Peter was the first one in the door.
On the day we opened our new Drop-in & Resource Center in April, Peter had been on the street for a month, having just returned to Connecticut after more than thirty years. A few weeks before opening day, he had been walking down State Street, and he struck up a conversation with me as I was heading into the building.
“I remember that day we met on the street,” he recalled, “You listened to me. You took the time and listened to me.” As my staff always tells me, listening is the first step in helping.
“I took some wrong turns in my life. I should have listened more.”
For Peter, this was a hard-earned lesson. Peter never makes excuses for his choices, but he’s suffered from mental health challenges throughout his life. He’s worked a variety of jobs since the late ‘70s. With a smile, he says he couldn’t overcome his temperament enough to make it in customer service. General anxiety disorder can be a difficult barrier to steady employment for many people.
In time, Peter found success working with his hands in more creative capacities. Always artistic, he discovered a talent for creating commercial signage. It was as a signage contractor that he found himself in Cocoa Beach, Florida, making signs for NASA!
That’s also where Peter found the love of his life, personal fulfillment, and, for the first time, some peace and stability. Then, after 31 years of marriage, the unthinkable happened: Peter lost his wife to cancer in late 2019. He slipped into depression and old patterns. And sadly, the place that had offered him opportunities for employment and success, offered very little in the way of support and services. So he returned to Connecticut.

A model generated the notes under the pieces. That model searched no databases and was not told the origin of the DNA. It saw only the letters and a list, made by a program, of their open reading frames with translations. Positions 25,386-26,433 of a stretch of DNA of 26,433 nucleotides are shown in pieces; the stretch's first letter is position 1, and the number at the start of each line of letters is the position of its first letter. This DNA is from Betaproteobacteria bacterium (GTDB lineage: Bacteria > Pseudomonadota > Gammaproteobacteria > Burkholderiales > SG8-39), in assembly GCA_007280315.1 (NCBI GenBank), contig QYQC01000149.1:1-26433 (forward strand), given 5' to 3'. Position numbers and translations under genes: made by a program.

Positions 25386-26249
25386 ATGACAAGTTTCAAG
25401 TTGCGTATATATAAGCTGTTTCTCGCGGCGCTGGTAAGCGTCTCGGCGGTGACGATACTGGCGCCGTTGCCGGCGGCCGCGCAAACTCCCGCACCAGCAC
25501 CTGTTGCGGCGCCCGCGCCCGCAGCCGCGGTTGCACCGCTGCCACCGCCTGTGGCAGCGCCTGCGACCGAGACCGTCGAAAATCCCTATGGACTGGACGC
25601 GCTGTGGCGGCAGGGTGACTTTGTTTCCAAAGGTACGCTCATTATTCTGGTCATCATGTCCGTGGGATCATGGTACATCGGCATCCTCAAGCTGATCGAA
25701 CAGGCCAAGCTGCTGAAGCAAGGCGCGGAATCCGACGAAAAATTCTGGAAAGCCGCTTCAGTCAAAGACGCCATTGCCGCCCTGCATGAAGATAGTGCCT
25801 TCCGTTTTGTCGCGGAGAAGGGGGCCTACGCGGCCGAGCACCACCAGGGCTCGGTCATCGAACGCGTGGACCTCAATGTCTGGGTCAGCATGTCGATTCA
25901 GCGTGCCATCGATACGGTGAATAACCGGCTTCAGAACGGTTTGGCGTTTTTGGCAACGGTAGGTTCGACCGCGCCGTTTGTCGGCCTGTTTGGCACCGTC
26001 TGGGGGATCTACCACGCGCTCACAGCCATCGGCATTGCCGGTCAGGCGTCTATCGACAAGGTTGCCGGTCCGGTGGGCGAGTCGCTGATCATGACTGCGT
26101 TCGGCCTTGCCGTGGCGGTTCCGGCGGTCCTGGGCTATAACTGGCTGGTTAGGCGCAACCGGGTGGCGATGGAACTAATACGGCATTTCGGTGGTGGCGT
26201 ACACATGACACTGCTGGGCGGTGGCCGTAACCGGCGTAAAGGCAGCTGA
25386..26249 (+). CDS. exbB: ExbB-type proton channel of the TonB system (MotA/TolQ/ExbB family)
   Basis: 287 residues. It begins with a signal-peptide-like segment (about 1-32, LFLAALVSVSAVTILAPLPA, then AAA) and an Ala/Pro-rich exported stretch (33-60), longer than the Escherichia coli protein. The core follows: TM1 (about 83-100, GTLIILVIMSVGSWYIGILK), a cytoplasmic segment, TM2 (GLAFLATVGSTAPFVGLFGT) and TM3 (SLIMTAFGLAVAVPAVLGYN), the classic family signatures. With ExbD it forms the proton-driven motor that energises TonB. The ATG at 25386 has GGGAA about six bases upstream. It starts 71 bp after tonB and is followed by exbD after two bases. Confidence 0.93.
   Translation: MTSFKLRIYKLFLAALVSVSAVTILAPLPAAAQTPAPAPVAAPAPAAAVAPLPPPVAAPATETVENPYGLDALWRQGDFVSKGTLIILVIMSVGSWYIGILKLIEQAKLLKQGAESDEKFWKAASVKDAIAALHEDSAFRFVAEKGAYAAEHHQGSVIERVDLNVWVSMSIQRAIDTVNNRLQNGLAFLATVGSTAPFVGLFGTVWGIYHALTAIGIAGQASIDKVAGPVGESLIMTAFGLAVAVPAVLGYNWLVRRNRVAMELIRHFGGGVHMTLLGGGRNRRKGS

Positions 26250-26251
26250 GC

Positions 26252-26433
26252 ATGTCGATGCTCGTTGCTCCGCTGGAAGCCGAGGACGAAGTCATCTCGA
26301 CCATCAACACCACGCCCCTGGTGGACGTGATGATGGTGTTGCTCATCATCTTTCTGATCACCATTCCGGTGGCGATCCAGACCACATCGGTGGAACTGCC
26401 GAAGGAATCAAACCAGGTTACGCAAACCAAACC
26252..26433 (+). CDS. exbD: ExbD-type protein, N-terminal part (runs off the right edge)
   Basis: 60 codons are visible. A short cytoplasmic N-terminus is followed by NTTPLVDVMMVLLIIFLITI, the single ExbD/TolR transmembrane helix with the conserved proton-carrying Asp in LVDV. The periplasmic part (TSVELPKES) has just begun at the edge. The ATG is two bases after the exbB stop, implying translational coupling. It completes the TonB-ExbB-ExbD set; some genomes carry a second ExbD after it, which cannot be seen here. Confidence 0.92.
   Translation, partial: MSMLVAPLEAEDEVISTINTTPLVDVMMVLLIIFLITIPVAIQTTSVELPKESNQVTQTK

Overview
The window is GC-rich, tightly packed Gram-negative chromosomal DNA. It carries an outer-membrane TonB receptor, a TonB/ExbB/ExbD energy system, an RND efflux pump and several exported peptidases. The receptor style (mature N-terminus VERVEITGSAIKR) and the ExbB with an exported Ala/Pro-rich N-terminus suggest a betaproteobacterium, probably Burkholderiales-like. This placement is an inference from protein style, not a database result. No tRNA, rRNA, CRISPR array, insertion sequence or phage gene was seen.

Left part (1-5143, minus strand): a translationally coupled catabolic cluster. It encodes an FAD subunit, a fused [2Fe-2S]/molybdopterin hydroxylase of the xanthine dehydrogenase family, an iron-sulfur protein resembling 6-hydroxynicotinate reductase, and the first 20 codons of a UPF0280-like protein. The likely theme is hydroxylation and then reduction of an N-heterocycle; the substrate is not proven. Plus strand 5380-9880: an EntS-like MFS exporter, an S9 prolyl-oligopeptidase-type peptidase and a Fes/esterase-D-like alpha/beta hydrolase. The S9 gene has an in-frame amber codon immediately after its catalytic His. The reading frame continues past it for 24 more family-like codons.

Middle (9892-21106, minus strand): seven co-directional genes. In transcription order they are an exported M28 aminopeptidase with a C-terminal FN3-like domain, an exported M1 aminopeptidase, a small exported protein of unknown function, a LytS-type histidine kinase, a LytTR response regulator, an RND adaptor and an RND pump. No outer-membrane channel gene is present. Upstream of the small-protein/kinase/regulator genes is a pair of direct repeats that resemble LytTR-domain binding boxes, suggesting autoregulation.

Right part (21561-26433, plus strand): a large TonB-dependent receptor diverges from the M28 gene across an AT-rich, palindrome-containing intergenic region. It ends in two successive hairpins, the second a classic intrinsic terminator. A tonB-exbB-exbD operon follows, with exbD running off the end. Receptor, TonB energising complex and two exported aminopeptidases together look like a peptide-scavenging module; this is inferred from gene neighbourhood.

“You all saved my life.”
Trauma begets trauma, and the longer you go without a roof over your head, the greater the damage. “There’s a real relationship between [mental] stress and physical health,” says Peter, who has also been in and out of the hospital for a variety of ailments in recent months. With winter quickly approaching, the prospects for Peter were grim.
So it was with a great sense of relief that last month Peter got the keys to his new apartment!
In the current housing climate, this was no small feat. “I was determined,” says Peter, “I made it my quest to get off the street; [but] I give your crew all the credit … You guys really know how to handle this stuff!”
To be more accurate, it was all-hands-on deck. Our Drop-in Center staff worked closely with Peter; meanwhile, behind the scenes, they coordinated with our housing partners. None of this could have happened without Peter’s trust, his willingness, and his “laser-focused determination,” as he puts it.
* * *
Peter’s story is just one example. At DESK, our staff and volunteers work daily to provide each individual who walks through our doors with needed support—whether it’s a cup of coffee, a housing application, or just someone to listen. And to be sure, Peter’s quest isn’t over. By his own account, he’ll need a community around him to overcome the barriers of trauma, depression, and anxiety to remain housed and stable.
But the first step is complete: Peter’s off the street. And that wouldn’t have happened without DESK. Our new Drop-in & Resource Center was designed to be that first step—a doorway into a complex world of services.
By supporting DESK, you are helping others to find successes like Peter’s in 2022. This is how we end homelessness in New Haven: one success at a time.
Please make your end-of-year (or new monthly!) donation right now. If you’re interested in long-term giving or contributions through your retirement savings, learn more about DESK’s Legacy Society at deskct.org/legacy.
Let’s all make sure that Peter’s success is just the beginning.
Thank you as always,
Steven H. Werlin